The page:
The board heard a report that employee benefits are over budget, primarily due to increased health insurance costs. The administration has addressed that issue by changing the insurance options for its non-union employees, a move that’s expected to bring the expense back to its budgeted amount by the end of the fiscal year.

Also during Monday’s meeting, the board and staff heard a presentation by Stearns, a geologist, who described the effects of glaciers on this region’s topography, in part by looking at the layers of earth exposed during excavation for the underground parking garage being built adjacent to the downtown library building. [Full Story]

Zingerman’s Project Seeks Brownfield Status

The major renovation and expansion in the works for Zingerman’s Deli cleared its most recent major hurdle in May, gaining site plan approval from the Ann Arbor planning commission. While the site plan now moves on to city council, the business is taking action on another front as well: Applying for support from the local and state brownfield program.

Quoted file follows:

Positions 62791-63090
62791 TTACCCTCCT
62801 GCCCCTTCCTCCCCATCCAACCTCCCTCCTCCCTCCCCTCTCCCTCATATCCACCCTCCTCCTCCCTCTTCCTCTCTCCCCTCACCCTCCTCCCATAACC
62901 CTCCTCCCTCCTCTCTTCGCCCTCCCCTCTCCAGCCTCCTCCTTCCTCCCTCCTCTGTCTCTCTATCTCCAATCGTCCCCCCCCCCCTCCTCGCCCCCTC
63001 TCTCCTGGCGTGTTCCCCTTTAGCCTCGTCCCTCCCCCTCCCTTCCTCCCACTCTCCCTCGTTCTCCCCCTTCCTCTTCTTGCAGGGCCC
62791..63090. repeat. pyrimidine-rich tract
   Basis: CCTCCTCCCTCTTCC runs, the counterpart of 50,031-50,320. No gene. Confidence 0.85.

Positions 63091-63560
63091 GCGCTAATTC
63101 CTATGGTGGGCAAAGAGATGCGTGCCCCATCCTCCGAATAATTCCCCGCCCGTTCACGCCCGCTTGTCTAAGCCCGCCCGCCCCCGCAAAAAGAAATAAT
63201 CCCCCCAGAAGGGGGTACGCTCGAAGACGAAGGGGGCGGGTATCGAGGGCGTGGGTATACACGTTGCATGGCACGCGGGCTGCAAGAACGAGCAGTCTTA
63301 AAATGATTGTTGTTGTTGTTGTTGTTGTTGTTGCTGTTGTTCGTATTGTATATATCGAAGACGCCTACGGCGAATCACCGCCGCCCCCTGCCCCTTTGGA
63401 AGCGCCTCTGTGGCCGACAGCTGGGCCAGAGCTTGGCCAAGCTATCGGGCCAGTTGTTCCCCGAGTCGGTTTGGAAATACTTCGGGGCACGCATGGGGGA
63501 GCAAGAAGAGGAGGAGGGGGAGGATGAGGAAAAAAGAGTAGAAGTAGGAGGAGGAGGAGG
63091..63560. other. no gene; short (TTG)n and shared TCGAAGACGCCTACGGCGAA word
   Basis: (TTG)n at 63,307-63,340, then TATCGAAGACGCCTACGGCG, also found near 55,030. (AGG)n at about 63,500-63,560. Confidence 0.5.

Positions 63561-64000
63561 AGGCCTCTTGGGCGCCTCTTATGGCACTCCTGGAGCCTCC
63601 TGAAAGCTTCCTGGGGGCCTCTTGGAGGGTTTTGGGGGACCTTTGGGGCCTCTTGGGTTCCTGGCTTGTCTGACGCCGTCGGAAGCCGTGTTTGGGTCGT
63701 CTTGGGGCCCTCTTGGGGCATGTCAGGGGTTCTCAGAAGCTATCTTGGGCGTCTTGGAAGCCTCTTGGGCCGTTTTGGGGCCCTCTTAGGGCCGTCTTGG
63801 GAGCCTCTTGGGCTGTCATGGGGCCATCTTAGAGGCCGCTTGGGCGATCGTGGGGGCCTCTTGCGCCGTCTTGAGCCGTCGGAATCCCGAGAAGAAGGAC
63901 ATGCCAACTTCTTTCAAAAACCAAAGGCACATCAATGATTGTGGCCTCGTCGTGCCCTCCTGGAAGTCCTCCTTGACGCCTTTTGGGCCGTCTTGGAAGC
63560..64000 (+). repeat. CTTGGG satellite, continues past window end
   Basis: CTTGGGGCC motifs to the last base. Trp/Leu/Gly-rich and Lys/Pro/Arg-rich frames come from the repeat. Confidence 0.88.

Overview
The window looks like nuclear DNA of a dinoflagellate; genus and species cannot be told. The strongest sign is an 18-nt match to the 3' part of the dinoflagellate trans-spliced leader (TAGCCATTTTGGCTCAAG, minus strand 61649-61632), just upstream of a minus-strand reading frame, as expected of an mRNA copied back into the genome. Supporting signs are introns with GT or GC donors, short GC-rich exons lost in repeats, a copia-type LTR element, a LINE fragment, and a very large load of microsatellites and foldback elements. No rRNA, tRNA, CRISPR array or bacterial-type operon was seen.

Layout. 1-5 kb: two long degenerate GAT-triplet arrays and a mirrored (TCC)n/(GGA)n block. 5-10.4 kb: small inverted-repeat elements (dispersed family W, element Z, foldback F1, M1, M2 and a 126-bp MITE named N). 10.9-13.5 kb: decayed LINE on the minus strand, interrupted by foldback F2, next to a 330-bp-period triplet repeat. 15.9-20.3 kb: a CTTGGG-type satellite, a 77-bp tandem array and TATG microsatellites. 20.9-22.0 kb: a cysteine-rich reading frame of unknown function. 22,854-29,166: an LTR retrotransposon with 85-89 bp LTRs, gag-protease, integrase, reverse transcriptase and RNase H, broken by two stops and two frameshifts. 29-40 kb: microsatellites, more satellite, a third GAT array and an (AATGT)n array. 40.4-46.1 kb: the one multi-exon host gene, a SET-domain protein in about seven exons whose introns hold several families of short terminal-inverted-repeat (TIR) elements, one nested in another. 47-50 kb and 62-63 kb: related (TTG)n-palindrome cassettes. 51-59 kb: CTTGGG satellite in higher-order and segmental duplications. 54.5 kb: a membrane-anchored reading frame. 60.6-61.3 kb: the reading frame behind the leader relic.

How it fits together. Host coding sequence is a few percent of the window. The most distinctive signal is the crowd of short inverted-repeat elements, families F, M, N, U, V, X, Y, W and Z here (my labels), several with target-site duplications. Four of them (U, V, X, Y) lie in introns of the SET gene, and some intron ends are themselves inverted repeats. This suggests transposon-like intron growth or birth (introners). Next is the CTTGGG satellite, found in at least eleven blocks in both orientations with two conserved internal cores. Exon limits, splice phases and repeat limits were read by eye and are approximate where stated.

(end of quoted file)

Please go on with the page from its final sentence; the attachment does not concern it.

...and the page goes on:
Grace Singleton

Grace Singleton, a managing partner with Zingerman's Deli, talks about plans to apply to the local and state brownfield program as part of the deli's renovation plans. The business hosted a public meeting about the plans on June 21. (Photos by the writer.)

On June 21, Zingerman’s hosted a public meeting to answer questions about their plans for the brownfield application. Matt Naud, the city’s environmental coordinator, was on hand as well, and distinguished between this project and those that are typically associated with the term “brownfield.” In the case of Zingerman’s Deli, “it’s economic development,” he said, “It’s not about environmental cleanup.”

Specifically, brownfield status would allow Zingerman’s to be eligible for tax increment financing (TIF), a mechanism that would let the business recoup certain qualified expenses related to the project – possibly as much as $817,000 over 15 years.